Benjamin Franklin: An American Life by Walter Isaacson (Simon and Schuster, 2003) is a fantastic portrait of a complex man. I have always loved Ben Franklin (ever since I read Ben and Me by Robert Lawlor as a child). Reading Isaacson’s biography helped me to see why I liked it him so much: he was, in general, a likeable man.
The subtitle of the biography, “An American Life” is well chosen. Benjamin Franklin represents all that was good about America. He was a self-made man, a man who worked hard in order to get where he ended up. Although he began as a printer’s apprentice, he literally ended his life dining with kings. And while he was a true devotee to the King of England, he was sensitive to the needs of his people in America and was able to seek independence when he saw it was right.
His ability to see what his community needed (and to then find a solution and implement it) likewise strikes me as an American trait. From his volunteer fire department to his community police brigade, he was a practical and generous man. Because of his humble beginnings, he was eager to aid other humble learners and people. His creativity was both practical and inspiring.
Given the lenghth of Isaacson’s biography, I cannot touch on all that Benjamin Franklin was or all that he did. Suffice it to say that Benjamin Franklin continues to delight me. His complexity goes beyond his creativity in inventions and his philandering nature. Isaacson’s biography also taught me about his complex political maneuverings. I am convinced that without Benjamin Franklin’s ingenuity, we may not have a constitution as flexible as we have, and the peace with England may not have developed as it ultimately did.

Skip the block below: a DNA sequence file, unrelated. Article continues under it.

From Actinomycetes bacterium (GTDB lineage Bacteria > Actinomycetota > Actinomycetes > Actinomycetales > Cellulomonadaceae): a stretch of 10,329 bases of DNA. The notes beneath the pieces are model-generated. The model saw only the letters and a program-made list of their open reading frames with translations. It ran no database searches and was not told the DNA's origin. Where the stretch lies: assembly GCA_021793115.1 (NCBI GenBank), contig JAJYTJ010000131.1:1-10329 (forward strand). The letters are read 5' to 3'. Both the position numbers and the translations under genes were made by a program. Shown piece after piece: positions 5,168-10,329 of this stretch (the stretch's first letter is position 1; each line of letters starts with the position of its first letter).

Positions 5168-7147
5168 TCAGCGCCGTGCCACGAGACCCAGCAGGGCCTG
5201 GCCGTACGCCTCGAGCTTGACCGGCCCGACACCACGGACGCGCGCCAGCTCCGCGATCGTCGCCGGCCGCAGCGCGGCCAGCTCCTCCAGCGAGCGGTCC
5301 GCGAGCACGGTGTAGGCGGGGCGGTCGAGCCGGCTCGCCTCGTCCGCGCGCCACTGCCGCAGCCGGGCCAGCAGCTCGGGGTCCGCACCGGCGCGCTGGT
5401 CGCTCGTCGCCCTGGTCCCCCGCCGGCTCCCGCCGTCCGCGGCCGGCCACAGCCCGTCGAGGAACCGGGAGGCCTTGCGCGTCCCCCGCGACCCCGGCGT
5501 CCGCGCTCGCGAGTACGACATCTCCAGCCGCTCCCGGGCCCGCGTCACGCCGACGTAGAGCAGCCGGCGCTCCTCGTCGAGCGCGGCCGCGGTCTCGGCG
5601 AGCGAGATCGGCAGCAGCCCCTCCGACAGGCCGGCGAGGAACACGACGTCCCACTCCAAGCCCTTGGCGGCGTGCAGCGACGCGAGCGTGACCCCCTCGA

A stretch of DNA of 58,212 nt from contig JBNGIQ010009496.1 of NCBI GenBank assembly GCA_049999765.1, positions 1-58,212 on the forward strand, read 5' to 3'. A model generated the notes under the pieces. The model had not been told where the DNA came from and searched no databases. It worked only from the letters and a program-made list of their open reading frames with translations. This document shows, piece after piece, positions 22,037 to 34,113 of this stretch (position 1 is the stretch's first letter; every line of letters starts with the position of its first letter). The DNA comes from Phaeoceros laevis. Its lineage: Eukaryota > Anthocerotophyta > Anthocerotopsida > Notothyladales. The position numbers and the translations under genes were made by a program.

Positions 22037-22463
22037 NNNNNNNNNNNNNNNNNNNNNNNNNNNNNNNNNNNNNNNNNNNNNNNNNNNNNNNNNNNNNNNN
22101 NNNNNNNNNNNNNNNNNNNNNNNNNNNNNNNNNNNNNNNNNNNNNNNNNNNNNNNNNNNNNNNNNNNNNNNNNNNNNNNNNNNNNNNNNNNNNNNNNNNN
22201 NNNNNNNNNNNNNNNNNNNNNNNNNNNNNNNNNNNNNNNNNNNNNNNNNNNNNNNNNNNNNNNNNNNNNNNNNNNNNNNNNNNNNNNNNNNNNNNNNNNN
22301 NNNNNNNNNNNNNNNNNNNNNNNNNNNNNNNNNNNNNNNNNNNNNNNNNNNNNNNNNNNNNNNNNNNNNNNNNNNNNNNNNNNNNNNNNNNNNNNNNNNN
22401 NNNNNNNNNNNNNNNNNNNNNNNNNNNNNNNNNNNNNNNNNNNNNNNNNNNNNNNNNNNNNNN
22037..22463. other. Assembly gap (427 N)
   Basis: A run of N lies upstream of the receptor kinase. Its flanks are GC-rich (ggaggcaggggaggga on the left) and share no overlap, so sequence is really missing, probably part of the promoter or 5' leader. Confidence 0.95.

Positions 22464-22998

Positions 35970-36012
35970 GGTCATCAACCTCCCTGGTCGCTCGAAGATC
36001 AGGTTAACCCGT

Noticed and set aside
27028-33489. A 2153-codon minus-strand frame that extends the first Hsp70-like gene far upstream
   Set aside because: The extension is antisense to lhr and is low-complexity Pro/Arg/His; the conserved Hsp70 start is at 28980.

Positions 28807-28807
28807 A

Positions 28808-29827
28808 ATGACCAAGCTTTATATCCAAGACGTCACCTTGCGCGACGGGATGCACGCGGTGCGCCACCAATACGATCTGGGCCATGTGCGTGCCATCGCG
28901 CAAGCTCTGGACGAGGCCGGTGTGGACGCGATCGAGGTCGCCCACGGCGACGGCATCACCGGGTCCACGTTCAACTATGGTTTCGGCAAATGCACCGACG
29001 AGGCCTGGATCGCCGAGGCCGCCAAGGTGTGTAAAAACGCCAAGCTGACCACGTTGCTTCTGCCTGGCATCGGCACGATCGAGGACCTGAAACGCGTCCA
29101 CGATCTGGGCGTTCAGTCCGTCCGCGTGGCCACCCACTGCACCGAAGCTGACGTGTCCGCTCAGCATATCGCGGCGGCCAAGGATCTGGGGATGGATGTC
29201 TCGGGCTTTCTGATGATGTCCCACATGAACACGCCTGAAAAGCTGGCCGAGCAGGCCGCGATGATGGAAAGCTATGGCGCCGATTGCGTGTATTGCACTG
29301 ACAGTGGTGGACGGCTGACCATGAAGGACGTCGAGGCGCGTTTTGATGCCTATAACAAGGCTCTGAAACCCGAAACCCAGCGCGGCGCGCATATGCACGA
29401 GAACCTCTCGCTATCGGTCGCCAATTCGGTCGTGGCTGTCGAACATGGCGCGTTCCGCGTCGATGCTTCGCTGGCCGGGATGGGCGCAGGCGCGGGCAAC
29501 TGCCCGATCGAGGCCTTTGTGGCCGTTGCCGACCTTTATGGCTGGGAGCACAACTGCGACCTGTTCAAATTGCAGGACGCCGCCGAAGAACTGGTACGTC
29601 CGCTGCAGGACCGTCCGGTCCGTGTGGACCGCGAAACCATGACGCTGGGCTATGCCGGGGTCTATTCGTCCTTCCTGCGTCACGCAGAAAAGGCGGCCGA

Although Franklin was a creative genius in many ways, his unique abilities differed from Madison and Jefferson’s political talents. Because Franklin was a self-made American man, he was inclined to compromise where other political leaders were inclined to argue for their opinions. Because of his conciliatory nature, Franklin lead Americans into a positive future, united as a group rather than divided into regional bickering and jealousy.
I have thoroughly enjoyed every biography I’ve read by Isaacson. I feel he could write a biography of a chair and I’d find it interesting. A biography by Mr Isaacson, then, of such a fascinating man as Benjamin Franklin is truly a masterpiece. I highly recommend this work for any one interested in American history, early American politics, and the American man Benjamin Franklin himself.